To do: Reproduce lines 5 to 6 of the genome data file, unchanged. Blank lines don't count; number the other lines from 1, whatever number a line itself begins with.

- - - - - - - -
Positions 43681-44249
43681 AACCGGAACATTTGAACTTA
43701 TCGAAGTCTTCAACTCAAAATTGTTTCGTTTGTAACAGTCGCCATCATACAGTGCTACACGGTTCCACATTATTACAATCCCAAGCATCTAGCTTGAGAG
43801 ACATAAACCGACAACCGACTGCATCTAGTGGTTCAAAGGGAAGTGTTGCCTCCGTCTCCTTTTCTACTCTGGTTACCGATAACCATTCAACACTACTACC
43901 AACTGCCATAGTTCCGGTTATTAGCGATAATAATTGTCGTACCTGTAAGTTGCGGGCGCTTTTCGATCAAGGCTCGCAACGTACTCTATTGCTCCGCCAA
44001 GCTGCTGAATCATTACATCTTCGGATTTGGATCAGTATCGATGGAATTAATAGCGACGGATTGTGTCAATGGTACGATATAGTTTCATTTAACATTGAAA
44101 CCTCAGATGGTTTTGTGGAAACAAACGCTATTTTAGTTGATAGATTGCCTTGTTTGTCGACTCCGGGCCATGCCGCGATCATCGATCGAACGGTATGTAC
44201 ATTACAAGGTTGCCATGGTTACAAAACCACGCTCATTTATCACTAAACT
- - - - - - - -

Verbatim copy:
43901 AACTGCCATAGTTCCGGTTATTAGCGATAATAATTGTCGTACCTGTAAGTTGCGGGCGCTTTTCGATCAAGGCTCGCAACGTACTCTATTGCTCCGCCAA
44001 GCTGCTGAATCATTACATCTTCGGATTTGGATCAGTATCGATGGAATTAATAGCGACGGATTGTGTCAATGGTACGATATAGTTTCATTTAACATTGAAA